(β-CH)out −6.89 −0.24 −0.01 −0.01 0.02 14g
[thin space (1/6-em)]
(α-CH)in 708 n.d.f
(β-CH)in 42.9 −5.8 −0.7 −0.7 1.4 24
(α-CH)out 61.9 −2.2 −0.6 −0.6 1.2 12
(β-CH)out −5.82 −0.24 −0.01 −0.01 0.02 16g
[thin space (1/6-em)]
(α-CH)in 355 n.d.f
(β-CH)in −4.94 −5.5 −1.2 −1.2 2.4 12
(α-CH)out 63.5 −2.8 −0.6 −0.6 1.2 12
(β-CH)out −10.1 −0.22 −0.01 −0.01 0.02 28g
(γ-CH)in 31.9 −2.0 −0.5 −0.5 1.0 60


ENDOR experiments were carried out at 5 K in frozen solutions of 0.5 mM Au25(SR)018 in toluene. The spectra of the four clusters (Fig. 4) show a large background between 2 and 20 MHz due to an ENDOR line of gold atoms.10 By focusing on the region between 8 and 16 MHz, as shown in Fig. 5 for Au25(SBu)018, one can notice the presence of three symmetrical line doublets centered at the Larmor frequency ν. At a magnetic field of 0.29 T, which is the field at which ENDOR spectra were acquired, the Larmor frequency is 12.34 MHz for the protons. The three symmetric doublets are marked by brown (outer), green (middle), or black (inner) lines. Similar ENDOR spectra are observed for the other clusters capped by linear-chain thiolates, but the relative intensity ratios are different.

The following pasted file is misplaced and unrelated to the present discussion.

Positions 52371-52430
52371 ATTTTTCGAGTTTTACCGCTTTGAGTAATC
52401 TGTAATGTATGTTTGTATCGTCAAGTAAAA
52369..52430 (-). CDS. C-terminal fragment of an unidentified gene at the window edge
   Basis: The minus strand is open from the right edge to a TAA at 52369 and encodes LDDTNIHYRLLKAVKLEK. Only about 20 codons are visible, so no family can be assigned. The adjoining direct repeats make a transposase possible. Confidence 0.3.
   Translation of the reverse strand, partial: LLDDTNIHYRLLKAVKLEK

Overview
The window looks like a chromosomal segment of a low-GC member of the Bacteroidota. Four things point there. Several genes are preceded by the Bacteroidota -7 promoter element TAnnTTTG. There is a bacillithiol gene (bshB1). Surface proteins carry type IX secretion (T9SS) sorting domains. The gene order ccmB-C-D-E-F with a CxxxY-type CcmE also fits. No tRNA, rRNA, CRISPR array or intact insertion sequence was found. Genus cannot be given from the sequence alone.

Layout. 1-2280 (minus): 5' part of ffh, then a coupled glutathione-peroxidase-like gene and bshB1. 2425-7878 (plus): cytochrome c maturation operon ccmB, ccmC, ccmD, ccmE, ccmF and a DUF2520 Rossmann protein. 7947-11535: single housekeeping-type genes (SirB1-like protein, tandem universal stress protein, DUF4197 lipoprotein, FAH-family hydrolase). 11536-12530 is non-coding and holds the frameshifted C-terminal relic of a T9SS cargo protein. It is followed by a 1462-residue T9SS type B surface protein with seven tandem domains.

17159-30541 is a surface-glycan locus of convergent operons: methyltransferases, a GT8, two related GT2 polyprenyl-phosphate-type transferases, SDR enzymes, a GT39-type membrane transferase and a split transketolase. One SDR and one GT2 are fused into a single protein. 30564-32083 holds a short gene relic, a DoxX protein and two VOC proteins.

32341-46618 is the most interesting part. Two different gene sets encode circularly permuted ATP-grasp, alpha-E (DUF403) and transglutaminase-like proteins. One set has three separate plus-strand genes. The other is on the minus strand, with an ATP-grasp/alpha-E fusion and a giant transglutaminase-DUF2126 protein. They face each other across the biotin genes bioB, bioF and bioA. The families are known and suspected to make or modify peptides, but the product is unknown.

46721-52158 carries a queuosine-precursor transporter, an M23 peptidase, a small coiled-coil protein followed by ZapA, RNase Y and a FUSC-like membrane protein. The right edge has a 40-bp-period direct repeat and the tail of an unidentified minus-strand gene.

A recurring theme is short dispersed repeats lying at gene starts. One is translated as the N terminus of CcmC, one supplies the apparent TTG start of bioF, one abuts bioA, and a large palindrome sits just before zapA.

image file: c6sc03691k-f4.tif
Fig. 4 1H ENDOR spectra of (a) Au25(SEt)018, (b) Au25(SPr)018, (c) Au25(SBu)018, and (d) Au25(SMePr)018 in toluene solution at 5 K. For clarity, the spectra have been offset. The asterisks mark background signals due to the probe head.

image file: c6sc03691k-f5.tif
Fig. 5 Baseline-corrected 1H-ENDOR spectrum (blue) and simulation (red) for Au25(SBu)018 in toluene at 5 K. The lines mark the outer (brown), middle (green), and inner (black) proton ENDOR doublets.